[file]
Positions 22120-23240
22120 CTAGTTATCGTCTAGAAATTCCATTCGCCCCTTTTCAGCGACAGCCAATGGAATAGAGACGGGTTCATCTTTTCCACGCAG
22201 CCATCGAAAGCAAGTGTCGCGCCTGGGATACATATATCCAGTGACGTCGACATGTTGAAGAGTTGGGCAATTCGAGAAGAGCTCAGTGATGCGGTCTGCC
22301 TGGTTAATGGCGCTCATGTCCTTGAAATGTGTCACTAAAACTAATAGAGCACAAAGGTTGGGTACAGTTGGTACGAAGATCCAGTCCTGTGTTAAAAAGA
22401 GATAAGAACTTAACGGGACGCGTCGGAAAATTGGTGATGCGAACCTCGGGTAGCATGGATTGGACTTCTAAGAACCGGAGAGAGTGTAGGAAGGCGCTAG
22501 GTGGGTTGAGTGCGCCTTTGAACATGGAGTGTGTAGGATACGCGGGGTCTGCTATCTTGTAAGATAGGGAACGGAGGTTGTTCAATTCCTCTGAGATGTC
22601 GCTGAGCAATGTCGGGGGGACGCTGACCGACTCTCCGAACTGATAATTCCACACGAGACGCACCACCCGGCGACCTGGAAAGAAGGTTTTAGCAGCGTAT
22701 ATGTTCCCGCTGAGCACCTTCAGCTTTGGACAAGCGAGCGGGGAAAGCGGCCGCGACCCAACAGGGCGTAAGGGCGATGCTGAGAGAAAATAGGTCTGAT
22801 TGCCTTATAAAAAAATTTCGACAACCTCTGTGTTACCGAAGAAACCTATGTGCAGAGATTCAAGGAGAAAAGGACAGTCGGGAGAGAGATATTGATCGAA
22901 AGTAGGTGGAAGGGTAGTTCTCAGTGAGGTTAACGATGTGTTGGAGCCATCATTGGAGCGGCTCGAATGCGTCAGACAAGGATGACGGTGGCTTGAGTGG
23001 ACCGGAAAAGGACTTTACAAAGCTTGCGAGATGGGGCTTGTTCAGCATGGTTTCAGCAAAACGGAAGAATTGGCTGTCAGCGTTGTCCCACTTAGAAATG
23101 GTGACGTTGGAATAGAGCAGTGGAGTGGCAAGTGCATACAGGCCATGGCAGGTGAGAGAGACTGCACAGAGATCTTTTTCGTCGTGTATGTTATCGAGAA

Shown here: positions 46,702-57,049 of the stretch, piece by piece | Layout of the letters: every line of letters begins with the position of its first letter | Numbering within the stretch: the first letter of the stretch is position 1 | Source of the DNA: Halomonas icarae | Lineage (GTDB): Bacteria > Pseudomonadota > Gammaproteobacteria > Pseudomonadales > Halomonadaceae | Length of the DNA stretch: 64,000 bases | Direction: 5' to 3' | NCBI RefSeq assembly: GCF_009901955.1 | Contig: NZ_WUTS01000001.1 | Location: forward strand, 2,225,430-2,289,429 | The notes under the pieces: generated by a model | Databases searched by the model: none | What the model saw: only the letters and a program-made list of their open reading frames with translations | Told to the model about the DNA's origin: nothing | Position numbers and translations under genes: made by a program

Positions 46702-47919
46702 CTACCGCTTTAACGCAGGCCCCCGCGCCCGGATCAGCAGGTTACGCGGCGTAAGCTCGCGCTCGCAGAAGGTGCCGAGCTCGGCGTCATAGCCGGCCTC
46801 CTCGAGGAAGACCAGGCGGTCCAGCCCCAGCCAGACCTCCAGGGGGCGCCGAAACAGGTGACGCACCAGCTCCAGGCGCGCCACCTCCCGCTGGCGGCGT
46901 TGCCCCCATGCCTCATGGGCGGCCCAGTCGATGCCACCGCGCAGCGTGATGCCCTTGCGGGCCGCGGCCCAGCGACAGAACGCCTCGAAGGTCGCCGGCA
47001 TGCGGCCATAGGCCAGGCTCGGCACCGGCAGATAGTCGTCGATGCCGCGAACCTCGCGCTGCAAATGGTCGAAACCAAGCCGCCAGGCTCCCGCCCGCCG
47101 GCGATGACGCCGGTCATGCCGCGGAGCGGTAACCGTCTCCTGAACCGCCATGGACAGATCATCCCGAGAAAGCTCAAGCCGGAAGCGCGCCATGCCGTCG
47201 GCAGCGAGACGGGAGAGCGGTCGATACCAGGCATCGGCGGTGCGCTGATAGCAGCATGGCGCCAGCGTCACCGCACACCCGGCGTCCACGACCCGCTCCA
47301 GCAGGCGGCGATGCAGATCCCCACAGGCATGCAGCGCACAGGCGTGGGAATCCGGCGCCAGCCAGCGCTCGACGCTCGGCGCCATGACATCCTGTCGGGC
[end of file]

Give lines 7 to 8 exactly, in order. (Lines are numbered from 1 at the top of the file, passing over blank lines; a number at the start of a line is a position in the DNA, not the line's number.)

22601 GCTGAGCAATGTCGGGGGGACGCTGACCGACTCTCCGAACTGATAATTCCACACGAGACGCACCACCCGGCGACCTGGAAAGAAGGTTTTAGCAGCGTAT
22701 ATGTTCCCGCTGAGCACCTTCAGCTTTGGACAAGCGAGCGGGGAAAGCGGCCGCGACCCAACAGGGCGTAAGGGCGATGCTGAGAGAAAATAGGTCTGAT